Living in an increasingly globalised society offers both opportunities and challenges.
How can education best prepare young Britons to fulfil their potential in a rapidly changing world?
RORY CELLAN-JONES (chair)
How can digital technologies such as mobiles and laptops offer the countries of Africa realistic economic, educational and development opportunities.
FRANK FIELD MP
JOHN BIRD MBE
JULIA UNWIN MBE
MARK EASTON (chair)
Britain is the world’s fifth richest country, yet poverty in Britain is rising. With paid work failing to reduce poverty for many, how can Britain best tackle this growing issue?
SIR STUART ROSE
Rt Hon HILARY BENN MP
JO CONFINO (chair)
Our way of life is placing an increasing burden on the planet, but how realistic are visions of a sustainable future? How can business, politics and the creative industries help create a sustainable future?
DAVID DE ROTHSCHILD
DR SIMON BOXALL
DAVID SHUKMAN (chair)
Our throw away society is polluting large areas of the world's oceans with plastics, threatening marine life and food chains. How did it get there? What are the practical solutions? Is it time to re-evaluate waste as a resource?
DAME BARBARA STOCKING
MARTIN BELL (chair)
How can we improve our response to natural disasters and ensure lessons learnt benefit vulnerable communities worldwide in the long-term?
DAME FIONA REYNOLDS
JULIAN GLOVER (chair)
With pressure on the UK’s ageing energy and transport infrastructures mounting, is it time to put projects of national importance ahead of local concerns? Or does this bypass our democratic right to object?
MARTHA LANE FOX
PROFESSOR TANYA BYRON
RORY CELLAN-JONES (chair)
Does the internet's rapid evolution and increasing role in daily life threaten to leave some sections of society behind?
GEORGE ALAGIAH (chair)
The scale of global water consumption needed to produce what we use and consume has a dramatic impact around the world. From the food we eat to the clothes we wear, discover the hidden cost of Britain's consumption.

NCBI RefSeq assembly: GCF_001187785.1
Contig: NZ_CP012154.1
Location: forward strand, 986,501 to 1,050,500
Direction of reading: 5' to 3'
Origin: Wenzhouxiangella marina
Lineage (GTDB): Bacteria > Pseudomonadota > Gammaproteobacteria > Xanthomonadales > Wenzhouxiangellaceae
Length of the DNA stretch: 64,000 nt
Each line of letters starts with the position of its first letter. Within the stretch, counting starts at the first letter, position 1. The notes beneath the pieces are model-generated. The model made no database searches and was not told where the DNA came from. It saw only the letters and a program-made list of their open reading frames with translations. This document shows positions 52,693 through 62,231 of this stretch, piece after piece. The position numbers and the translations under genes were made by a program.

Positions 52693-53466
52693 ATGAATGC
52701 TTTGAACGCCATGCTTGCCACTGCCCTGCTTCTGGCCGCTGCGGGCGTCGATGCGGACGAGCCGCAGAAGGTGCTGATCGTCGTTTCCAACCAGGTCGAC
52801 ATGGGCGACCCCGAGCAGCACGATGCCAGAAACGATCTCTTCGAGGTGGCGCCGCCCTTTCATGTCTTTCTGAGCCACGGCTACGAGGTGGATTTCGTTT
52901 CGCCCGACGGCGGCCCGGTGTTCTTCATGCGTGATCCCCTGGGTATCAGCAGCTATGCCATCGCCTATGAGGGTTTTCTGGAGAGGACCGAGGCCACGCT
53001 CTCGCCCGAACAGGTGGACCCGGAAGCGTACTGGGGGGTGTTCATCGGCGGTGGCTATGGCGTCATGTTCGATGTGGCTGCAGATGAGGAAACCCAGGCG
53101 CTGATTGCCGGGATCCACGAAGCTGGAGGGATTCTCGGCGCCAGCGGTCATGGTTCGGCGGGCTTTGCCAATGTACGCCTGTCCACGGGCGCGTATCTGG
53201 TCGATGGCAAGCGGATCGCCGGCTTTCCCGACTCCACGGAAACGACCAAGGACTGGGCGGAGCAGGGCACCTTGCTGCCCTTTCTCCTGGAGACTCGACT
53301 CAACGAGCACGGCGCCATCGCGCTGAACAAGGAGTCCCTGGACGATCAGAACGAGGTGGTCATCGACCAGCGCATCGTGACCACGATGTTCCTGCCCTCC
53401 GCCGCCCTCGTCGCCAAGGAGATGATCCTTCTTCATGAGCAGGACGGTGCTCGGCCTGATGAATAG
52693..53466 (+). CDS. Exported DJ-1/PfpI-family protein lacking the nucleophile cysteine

ANGELA EAGLE MP
SAMIRA AHMED (chair)
As the baby boom generation approach retirement, Britain's population is ageing.
Discover the changing nature of retirement; the importance of older people in the workforce; the increasing pressures on public services and how Britain is adapting to an ageing society.
PROFESSOR DAVID KEITH
DR PAUL JOHNSTON
TOM CLARKE (chair)
Geo-engineering, the deliberate manipulation of the earth's climate, is not a solution to climate change.
But can it be an effective means to delay its impact? Should we be researching it as 'Plan B'?
Rt Hon VINCE CABLE MP
EVAN DAVIS (chair)
Will the recent financial crisis and the downturn in the global economy change the shape of capitalism as we know it today?
SIR ANDREW GREEN
JONTY BLOOM (chair)
Too often controversy surrounding UK migration and what impacts migrants have on our economy and society is based on myth, fear and falsehood.
Explore some of the issues and misconceptions around changing European workforce patterns in the 21st Century.
EVAN DAVIS (chair)
What is the threat of flooding to London’s people and infrastructure? How will current defences cope with enhanced flood risk to the capital over the next 30 years?
SIR PETER HALL
SIMON JENKINS (chair)
How should we accommodate the housing expansion in London and SE England? Should we be building on greenfield or brownfield land?
LORD JOHN BROWNE
MALCOLM WICKS MP
SIR GORDON CONWAY (chair)
With countries across the world working towards a low carbon future, how can global investment be encouraged to forward low carbon technologies? Interview with Professor Chris Rapley, Director of the Science MuseumInterview with Andy Hobsbawm
SIR BOB GELDOF
SIR GORDON CONWAY (chair)
Kofi Annan, former Secretary General of the United Nations, and humanitarian Sir Bob Geldof discuss the major challenges facing the countries of Africa in the 21st century.